Netflix saw a 84 percent jump in its energy consumption in 2019, according to Environmental, Social and Governance (ESG) report that it publishes every year. It has doubled to 451,000 megawatt-hours from a total of 245,000 megawatt-hours in 2018. The ESG report gives an outlook of how it runs the establishment and its impact on society. Besides the environmental effect, it provides a breakdown on its carbon footprint, gender diversity in its employment policies and the type of content it covers.
The report uses the Sustainability Accounting Standards Board (SASB) framework as a benchmark. The energy consumption figures cover the indirect and direct consumption of energy by the Netflix organization in the delivery of its content. When members start watching a show or movie on Netflix, it takes a network using energy to connect them to that content. Netflix has 167 million subscribers, a 20 percent jump from 2018, and it took 357,000-megawatt hour to deliver content to them. This includes the energy use of companies that Netflix works with such as Amazon Web Services and Google Cloud, and the power required to support the servers that it installs with internet providers.
The direct use energy by Netflix, including in its offices and telecommunication services totals 94,000-megawatt hours. According to the company, 100% of its estimated direct and indirect non-renewable power use was “matched with renewable energy certificates and carbon offsets in 2019.”
They support renewable projects that reduce the environmental impact of energy use globally. These projects span 15 U.S. states and 20 countries. But the company accounts for the emissions by matching them with regional renewable energy certificates. The indirect energy use was about 357,000 megawatt hours in 2019.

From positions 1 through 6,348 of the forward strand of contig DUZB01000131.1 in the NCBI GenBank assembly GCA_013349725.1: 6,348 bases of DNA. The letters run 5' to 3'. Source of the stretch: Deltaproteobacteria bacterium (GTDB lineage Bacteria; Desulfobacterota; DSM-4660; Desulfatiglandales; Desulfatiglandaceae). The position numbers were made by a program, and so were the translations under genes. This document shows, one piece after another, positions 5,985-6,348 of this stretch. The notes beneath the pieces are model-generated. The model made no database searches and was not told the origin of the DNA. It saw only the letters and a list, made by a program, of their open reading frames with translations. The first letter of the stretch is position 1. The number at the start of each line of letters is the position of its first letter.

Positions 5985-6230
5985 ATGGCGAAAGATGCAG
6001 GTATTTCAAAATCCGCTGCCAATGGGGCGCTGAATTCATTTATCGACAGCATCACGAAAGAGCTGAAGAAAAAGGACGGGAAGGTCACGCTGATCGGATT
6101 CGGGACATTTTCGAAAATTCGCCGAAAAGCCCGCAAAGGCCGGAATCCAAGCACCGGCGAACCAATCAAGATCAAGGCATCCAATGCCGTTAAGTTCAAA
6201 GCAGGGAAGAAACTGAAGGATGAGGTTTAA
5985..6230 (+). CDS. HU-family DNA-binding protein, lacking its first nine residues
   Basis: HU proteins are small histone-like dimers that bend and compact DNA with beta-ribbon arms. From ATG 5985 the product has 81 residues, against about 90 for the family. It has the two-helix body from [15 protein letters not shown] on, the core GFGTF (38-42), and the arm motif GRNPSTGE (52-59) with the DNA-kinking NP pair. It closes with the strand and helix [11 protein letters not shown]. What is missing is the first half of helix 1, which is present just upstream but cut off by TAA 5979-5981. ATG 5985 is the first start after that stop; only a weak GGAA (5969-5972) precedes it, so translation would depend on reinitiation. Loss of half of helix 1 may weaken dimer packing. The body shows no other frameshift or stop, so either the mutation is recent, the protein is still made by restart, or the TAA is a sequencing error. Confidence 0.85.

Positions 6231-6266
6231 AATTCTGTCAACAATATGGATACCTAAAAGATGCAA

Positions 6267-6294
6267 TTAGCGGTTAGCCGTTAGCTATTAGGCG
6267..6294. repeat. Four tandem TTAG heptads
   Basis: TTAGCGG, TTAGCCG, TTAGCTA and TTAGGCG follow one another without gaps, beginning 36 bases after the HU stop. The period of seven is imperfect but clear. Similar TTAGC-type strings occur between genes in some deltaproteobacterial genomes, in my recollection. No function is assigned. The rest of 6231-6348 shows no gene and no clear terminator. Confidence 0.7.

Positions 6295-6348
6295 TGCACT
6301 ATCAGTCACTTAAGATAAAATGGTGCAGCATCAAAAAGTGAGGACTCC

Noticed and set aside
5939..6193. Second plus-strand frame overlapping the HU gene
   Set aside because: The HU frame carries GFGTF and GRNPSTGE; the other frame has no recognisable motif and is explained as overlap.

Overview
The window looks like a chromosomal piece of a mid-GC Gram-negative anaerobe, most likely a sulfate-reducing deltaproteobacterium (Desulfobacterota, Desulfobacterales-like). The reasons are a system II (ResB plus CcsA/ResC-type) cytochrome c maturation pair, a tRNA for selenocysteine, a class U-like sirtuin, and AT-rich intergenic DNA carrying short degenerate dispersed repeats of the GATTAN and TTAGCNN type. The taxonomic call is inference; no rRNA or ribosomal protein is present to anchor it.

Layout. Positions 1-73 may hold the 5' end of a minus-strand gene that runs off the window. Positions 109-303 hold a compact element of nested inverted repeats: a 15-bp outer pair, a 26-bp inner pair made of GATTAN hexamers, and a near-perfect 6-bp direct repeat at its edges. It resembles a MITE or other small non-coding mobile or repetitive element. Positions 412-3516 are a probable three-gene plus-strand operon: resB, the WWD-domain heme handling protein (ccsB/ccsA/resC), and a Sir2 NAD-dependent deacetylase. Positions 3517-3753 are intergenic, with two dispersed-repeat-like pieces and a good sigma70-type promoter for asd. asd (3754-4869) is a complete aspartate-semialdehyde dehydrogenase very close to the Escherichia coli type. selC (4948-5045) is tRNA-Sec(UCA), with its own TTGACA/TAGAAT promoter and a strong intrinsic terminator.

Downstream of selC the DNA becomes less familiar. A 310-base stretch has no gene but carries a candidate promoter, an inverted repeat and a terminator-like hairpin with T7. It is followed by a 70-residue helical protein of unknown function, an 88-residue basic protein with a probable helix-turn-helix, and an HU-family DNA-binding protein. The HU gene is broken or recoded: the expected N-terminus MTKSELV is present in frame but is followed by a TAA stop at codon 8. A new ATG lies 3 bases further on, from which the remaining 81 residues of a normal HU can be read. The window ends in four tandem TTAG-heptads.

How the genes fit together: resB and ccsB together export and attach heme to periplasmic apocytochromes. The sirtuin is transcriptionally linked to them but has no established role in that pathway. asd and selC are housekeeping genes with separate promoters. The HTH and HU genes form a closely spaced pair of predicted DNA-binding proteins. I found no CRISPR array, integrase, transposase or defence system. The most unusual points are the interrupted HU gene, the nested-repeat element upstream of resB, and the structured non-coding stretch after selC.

To be as sustainable in their operations as possible, the company tries to compensate for the carbon footprints made by its employees and teams from travelling across the world by investing in emission reduction projects.
Their other sustainable practices include reducing the use of paper and donating excess food.
The streaming service tries to build environmental awareness by investing in content and talent that promote the issues—"Our Planet" featuring David Attenborough is a case in point.
Despite a crowded streaming market, Netflix is managing to stay ahead of the competition.
There is already Amazon Prime, Hulu, Disney, Fubo, Sling, YouTube and others; and HBO Max and NBC's Peacock is expected to hit the market in 202. But Netflix has managed a good performance both in its earnings and in content.
It has many Emmy winning shows under its belt such as The Crown, Black Mirror, Godless, Queer Eye, Glow, Seven Seconds, Strong Island and Wild Wild Country. Netflix had 24 nominations at this year’s Oscars but won only two. It got the trophy for Best Documentary for American Factory, and Laura Dern took home the Best Supporting Actress award for her role in Marriage Story.
Netflix's 2019 last quarter earnings posted $5.47 billion in revenue, which is 31 percent more than the year before. The service also managed to add 8.76 million net subscribers from all over the world, despite stiff competition.